Crazy on a Streetcar Named Desire

     In Tennessee Williams' 1947 play, A Streetcar Named Desire, we (the readers) are introduced to Blanche DuBois, a woman of high class order who has recently had the unfortunate loss of her parents and home, Belle Reve, and is introduced to lower-class society. Her sister, Stella, had been raised in the same high-class system but had found love in the low class and had resorted to this lifestyle several years before her family's loss. Blanche comes to live with her sister for a short period. While putting up with her, Stella's husband, Stanley, learns of the loss and is upset by this because, under the Napoleonic code of Louisiana, he feels it is his loss too and that his loss has something to do with Blanche.

     Stanley begins to investigate how Blanche lost Belle Reve and soon finds out more than he had expected to. For the past several years since the death of Blanche's young husband, she has been sleeping with anyone who would have her and even going so far as to have a relationship with one of her young English students. Stanley confronts Blanche about her past. The strain of this, plus losing her job, Belle Reve, her parents, her young husband, and the man that she had hoped to marry, starts her on a fast-paced descent on a downward spiral to insanity.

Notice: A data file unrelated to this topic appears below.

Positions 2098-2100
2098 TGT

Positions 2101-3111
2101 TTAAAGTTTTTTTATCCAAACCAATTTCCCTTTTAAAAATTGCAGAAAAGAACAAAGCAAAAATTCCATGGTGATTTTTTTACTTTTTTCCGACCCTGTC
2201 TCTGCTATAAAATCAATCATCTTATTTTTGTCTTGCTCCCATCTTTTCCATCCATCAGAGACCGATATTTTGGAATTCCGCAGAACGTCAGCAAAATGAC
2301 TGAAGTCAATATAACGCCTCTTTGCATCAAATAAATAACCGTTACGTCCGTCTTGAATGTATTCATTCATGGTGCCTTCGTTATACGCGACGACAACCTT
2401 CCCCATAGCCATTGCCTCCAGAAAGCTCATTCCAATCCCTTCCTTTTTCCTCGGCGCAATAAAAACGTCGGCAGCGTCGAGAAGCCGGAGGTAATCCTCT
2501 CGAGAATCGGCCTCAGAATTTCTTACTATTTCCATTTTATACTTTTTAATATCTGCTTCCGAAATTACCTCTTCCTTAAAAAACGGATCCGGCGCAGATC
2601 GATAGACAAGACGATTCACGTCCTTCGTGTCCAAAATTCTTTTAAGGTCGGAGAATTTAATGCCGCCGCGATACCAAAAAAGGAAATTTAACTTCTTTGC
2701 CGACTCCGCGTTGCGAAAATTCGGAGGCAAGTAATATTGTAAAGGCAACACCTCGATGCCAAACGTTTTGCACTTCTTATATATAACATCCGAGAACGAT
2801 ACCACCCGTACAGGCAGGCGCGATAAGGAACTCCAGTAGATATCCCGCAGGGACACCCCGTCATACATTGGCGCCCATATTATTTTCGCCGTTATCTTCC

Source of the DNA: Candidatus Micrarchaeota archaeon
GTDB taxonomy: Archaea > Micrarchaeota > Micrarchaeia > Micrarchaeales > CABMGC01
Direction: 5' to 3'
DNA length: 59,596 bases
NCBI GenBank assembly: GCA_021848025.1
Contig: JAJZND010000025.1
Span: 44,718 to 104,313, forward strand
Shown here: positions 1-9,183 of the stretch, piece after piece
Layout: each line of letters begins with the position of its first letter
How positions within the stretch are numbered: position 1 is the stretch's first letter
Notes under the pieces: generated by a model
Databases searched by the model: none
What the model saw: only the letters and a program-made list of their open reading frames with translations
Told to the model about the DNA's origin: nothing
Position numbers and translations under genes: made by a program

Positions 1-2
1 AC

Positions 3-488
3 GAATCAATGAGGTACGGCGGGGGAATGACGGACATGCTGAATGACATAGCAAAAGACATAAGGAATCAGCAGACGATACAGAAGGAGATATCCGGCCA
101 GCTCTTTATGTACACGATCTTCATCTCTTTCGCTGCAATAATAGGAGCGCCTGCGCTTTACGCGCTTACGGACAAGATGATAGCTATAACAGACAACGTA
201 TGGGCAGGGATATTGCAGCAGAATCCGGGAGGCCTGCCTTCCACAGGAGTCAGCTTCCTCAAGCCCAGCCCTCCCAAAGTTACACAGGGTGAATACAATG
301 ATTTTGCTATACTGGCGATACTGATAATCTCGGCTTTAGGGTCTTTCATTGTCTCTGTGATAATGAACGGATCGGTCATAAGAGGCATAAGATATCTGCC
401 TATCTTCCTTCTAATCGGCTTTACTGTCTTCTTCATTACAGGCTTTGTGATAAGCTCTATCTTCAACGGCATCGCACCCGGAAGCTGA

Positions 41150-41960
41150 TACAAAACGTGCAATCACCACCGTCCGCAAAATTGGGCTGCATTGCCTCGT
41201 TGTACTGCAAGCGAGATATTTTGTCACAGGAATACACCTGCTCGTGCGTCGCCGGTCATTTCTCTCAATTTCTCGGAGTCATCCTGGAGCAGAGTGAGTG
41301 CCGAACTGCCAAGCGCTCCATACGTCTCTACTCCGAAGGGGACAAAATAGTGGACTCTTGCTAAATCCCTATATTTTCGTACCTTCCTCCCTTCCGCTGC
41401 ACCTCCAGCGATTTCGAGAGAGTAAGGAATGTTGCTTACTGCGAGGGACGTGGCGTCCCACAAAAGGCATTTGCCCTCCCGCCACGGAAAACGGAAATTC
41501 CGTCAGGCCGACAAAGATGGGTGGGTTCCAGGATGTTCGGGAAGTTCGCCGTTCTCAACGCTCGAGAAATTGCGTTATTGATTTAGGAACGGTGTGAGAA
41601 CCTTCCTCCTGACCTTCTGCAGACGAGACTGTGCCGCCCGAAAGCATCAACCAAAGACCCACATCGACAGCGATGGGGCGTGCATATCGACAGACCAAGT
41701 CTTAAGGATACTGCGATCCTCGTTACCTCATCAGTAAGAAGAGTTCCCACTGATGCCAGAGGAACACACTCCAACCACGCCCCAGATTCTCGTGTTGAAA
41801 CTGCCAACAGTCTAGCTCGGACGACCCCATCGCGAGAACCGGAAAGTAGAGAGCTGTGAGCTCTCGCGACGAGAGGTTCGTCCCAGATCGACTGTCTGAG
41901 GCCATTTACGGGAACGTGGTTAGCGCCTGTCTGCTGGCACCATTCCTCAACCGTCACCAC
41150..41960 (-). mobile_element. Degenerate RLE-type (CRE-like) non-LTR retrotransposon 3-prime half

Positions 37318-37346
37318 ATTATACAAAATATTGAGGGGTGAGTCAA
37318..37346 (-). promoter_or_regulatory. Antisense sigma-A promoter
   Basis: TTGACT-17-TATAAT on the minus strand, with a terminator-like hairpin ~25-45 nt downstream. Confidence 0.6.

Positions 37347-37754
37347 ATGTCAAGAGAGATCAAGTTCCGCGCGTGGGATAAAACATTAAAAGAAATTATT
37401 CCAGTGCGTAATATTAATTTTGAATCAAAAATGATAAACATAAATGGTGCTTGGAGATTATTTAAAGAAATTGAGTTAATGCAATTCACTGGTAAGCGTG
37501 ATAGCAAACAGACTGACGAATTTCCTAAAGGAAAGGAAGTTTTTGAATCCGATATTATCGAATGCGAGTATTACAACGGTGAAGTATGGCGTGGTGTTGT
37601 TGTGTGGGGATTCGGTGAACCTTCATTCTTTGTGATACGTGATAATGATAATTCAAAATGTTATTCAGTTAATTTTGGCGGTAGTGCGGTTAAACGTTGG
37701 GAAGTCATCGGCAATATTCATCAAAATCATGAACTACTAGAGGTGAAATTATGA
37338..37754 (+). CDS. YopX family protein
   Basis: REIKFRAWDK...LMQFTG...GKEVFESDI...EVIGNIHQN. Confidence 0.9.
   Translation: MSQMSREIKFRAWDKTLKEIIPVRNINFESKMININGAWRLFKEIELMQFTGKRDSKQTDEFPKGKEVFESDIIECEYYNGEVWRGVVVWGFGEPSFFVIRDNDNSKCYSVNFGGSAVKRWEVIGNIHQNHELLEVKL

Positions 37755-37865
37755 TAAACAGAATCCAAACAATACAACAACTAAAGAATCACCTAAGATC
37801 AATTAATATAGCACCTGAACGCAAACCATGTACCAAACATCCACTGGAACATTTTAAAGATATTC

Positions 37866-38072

The 1951 film adaptation, by Elia Kazan, gives flesh to the play. It is hard as a writer to portray insanity in a work; but, when the work is set to film, one feels as though he or she may be going insane. Words in a book cannot show true feeling the way a person on the stage or screen can, and the words by themselves cannot help one hear a song either.

     Blanche, played by Vivien Leigh in the film adaptation, does such a wonderful job of portraying her character that one has to ask oneself if she is truly going insane. If it were not for the fact that this is a film that has been planned and enacted, one might even wonder if someone had not just gotten this descent by accident on film.

     To add to Ms. Leigh's performance is the more important key in one's own questioning of insanity, the soundtrack. Each time Blanche is reminded of her deceased husband, an eerie song begins to play in her head. One gets to hear this song repeated so often that one finds oneself singing along with it. Once Blanche reaches the bottom, every word that is said to her by those around is repeated as if it is echoing down a long corridor, which makes one realize that she is lost somewhere in that long hall. She has been lost, and there is no way of bringing her back.

     Feel crazy yet? If you do not, and you want to go to the brink of insanity and be able to come back from it, read and then watch and listen to A Streetcar Named Desire.

Clint Todd

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